As a young fighter, Mike Tyson’s mentor Cus D’Amato used to show him films of all the previous heavyweight champs. The legendary trainer would break down their styles, offering Mike detailed analysis of their strengths and weaknesses.
When they got to George Foreman, Cus is reputed to have told him that no swarmer, come forward aggressive fighter (Dempsey, Marciano, Frazier) ever beats Foreman. He was too strong, and would push them into the range of his deadly uppercuts, as seen in his two round blitz of a previously undefeated Joe Frazier in 1973.
Trying to box Foreman wasn’t easy, either. The former champion possessed a hard jab, and could cut off the ring quickly and trap opponents on the ropes. Ken Norton fell victim to this and suffered a brutal KO in just two rounds. Ali was forced to adopt the rope a dope when Foreman was able to easily trap him on the ropes despite Muhammad’s excellent footwork.
And when he was landed on, George Foreman held a sturdy chin that served him two decades later in the 90s, when even as an old man the young fighters were wary of mixing it up with him on the inside. Add this up with his punching power, and it’s easy to see why pundits expected Foreman to reign for a long time in the mid 1970s.
Mike Tyson, contrary to popular belief, did not excel at in-fighting. He retained a bad habit throughout his career of stopping his offense anytime he was clinched. This was unlike his idol Jack Dempsey and others like Rocky Marciano and Joe Frazier, who would punish opponents in clinches: whether through legal punches or foul shots to the kidney, hips, or groin.
Tyson’s lethal game was at mid-range. From there he could rip off hard combinations. His great head movement and weaving prevented him from absorbing punishment, and kept him in position to crash home counters on his usually larger opponents.
Against Foreman, this would be crucial. Tyson would not want to get too close, as Foreman would simply push him back by his shoulders and smash him with uppercuts and hooks. At mid-range, Tyson would have opportunities to counter the slower Foreman. Although Foreman shook off several Frazier left hooks in their two bouts, Big George would have never faced someone like Tyson, who was blessed with dynamite and speed in both hands.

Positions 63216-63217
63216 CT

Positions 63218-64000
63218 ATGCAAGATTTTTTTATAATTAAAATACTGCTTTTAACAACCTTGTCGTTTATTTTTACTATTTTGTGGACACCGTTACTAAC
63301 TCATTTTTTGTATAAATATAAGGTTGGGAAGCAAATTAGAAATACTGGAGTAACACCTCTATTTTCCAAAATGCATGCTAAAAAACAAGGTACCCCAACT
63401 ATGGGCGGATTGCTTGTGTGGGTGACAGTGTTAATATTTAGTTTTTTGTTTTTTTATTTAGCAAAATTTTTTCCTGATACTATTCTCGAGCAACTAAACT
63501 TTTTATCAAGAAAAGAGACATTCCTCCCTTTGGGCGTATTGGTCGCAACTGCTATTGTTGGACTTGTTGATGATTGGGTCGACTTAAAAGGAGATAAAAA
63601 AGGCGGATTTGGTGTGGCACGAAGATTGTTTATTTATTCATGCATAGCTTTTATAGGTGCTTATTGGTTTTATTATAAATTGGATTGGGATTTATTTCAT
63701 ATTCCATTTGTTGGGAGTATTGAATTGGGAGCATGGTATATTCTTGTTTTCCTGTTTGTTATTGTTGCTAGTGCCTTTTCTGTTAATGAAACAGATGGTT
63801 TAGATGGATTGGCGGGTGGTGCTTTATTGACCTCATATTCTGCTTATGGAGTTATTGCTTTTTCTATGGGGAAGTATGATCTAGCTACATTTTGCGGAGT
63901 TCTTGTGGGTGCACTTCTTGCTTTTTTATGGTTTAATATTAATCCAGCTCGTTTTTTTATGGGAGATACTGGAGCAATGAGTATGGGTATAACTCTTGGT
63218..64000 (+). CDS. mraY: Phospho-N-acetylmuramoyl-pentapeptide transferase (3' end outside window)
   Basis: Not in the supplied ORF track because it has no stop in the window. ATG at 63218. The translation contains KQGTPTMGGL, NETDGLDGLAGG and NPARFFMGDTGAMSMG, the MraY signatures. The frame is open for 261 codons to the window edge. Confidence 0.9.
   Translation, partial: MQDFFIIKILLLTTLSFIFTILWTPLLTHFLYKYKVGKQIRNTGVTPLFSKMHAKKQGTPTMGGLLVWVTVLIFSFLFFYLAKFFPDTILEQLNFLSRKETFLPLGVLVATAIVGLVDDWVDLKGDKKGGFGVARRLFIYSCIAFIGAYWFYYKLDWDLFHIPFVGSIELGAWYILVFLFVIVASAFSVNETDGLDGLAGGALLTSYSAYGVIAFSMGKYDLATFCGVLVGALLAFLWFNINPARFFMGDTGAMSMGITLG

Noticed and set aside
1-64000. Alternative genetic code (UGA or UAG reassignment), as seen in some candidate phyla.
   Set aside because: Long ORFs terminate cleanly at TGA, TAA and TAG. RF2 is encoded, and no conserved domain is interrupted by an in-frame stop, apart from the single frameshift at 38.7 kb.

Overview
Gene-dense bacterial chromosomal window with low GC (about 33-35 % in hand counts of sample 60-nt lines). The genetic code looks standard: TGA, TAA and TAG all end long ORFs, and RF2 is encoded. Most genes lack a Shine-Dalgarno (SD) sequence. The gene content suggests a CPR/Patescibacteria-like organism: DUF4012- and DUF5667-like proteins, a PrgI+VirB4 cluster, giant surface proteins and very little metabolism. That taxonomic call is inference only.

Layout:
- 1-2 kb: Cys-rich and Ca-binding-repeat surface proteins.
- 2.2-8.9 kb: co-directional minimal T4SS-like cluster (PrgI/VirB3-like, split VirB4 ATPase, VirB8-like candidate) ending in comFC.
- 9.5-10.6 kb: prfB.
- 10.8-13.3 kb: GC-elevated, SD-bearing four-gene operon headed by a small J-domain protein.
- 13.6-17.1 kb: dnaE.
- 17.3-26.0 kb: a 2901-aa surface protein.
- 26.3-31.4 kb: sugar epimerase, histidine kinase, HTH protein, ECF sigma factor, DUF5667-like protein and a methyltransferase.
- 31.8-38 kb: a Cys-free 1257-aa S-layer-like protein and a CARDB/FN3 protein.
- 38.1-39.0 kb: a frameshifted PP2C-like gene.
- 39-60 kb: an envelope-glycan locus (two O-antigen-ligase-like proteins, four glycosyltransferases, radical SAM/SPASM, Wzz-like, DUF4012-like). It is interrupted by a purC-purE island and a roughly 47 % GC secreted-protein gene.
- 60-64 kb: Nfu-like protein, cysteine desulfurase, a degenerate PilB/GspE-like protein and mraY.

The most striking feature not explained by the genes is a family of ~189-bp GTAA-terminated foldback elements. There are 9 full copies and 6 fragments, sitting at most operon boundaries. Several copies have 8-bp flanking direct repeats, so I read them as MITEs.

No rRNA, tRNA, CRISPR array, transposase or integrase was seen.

With all that said, there’s one other Tyson flaw that I feel would sink him against Foreman, and that is Iron Mike’s inability to fight going backwards. His offense is 100% forward, and when any fighter has forced him in the other direction he loses most of the leverage on his punches. George Foreman is likely the strongest heavyweight champion physically, edging others like Jim Jeffries and Jack Johnson. At many points during the fight, he will move Tyson backwards. It will be bullying, but not involve all the grappling that Holyfield did against Mike in 1996. It will be shoving coupled with hard punches. And on the backfoot Tyson doesn’t have the capabilities to make Foreman pay like Ali and even Jimmy Young did.
This is a shootout and a great fight to debate. To add more allure to this matchup, rumors persist that Tyson refused to fight Foreman in 1990 mostly due to what Cus D’Amato had instilled in him about Foreman’s abilities.
So who are you going with, Tyson or Foreman?
Foreman vs. Norton